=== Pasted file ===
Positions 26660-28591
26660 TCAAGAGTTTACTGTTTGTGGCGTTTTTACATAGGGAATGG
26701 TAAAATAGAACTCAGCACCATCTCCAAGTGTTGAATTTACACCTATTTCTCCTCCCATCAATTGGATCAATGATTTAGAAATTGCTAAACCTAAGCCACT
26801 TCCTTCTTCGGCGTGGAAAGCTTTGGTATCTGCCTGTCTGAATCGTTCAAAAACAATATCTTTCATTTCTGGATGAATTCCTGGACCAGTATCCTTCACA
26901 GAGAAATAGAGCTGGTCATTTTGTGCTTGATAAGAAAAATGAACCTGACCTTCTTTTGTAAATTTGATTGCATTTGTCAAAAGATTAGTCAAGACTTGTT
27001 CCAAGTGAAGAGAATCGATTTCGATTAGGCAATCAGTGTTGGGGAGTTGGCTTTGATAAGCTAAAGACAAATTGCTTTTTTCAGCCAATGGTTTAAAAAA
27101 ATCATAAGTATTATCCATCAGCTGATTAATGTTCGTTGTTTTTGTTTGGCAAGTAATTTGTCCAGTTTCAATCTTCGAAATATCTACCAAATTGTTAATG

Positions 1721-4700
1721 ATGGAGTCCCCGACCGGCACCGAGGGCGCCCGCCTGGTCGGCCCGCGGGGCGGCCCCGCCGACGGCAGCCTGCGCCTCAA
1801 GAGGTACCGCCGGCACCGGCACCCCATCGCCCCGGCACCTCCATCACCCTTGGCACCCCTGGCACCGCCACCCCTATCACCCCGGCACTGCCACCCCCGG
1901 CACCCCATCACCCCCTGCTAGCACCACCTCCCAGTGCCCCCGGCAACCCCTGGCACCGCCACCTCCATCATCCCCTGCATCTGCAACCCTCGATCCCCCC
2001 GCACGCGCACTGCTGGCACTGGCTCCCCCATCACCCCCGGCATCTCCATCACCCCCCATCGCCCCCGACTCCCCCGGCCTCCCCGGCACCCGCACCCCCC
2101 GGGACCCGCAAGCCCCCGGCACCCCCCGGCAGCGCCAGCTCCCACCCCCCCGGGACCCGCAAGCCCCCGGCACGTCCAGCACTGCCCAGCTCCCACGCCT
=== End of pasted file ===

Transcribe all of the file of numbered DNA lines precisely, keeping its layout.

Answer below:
Positions 26660-28591
26660 TCAAGAGTTTACTGTTTGTGGCGTTTTTACATAGGGAATGG
26701 TAAAATAGAACTCAGCACCATCTCCAAGTGTTGAATTTACACCTATTTCTCCTCCCATCAATTGGATCAATGATTTAGAAATTGCTAAACCTAAGCCACT
26801 TCCTTCTTCGGCGTGGAAAGCTTTGGTATCTGCCTGTCTGAATCGTTCAAAAACAATATCTTTCATTTCTGGATGAATTCCTGGACCAGTATCCTTCACA
26901 GAGAAATAGAGCTGGTCATTTTGTGCTTGATAAGAAAAATGAACCTGACCTTCTTTTGTAAATTTGATTGCATTTGTCAAAAGATTAGTCAAGACTTGTT
27001 CCAAGTGAAGAGAATCGATTTCGATTAGGCAATCAGTGTTGGGGAGTTGGCTTTGATAAGCTAAAGACAAATTGCTTTTTTCAGCCAATGGTTTAAAAAA
27101 ATCATAAGTATTATCCATCAGCTGATTAATGTTCGTTGTTTTTGTTTGGCAAGTAATTTGTCCAGTTTCAATCTTCGAAATATCTACCAAATTGTTAATG

Positions 1721-4700
1721 ATGGAGTCCCCGACCGGCACCGAGGGCGCCCGCCTGGTCGGCCCGCGGGGCGGCCCCGCCGACGGCAGCCTGCGCCTCAA
1801 GAGGTACCGCCGGCACCGGCACCCCATCGCCCCGGCACCTCCATCACCCTTGGCACCCCTGGCACCGCCACCCCTATCACCCCGGCACTGCCACCCCCGG
1901 CACCCCATCACCCCCTGCTAGCACCACCTCCCAGTGCCCCCGGCAACCCCTGGCACCGCCACCTCCATCATCCCCTGCATCTGCAACCCTCGATCCCCCC
2001 GCACGCGCACTGCTGGCACTGGCTCCCCCATCACCCCCGGCATCTCCATCACCCCCCATCGCCCCCGACTCCCCCGGCCTCCCCGGCACCCGCACCCCCC
2101 GGGACCCGCAAGCCCCCGGCACCCCCCGGCAGCGCCAGCTCCCACCCCCCCGGGACCCGCAAGCCCCCGGCACGTCCAGCACTGCCCAGCTCCCACGCCT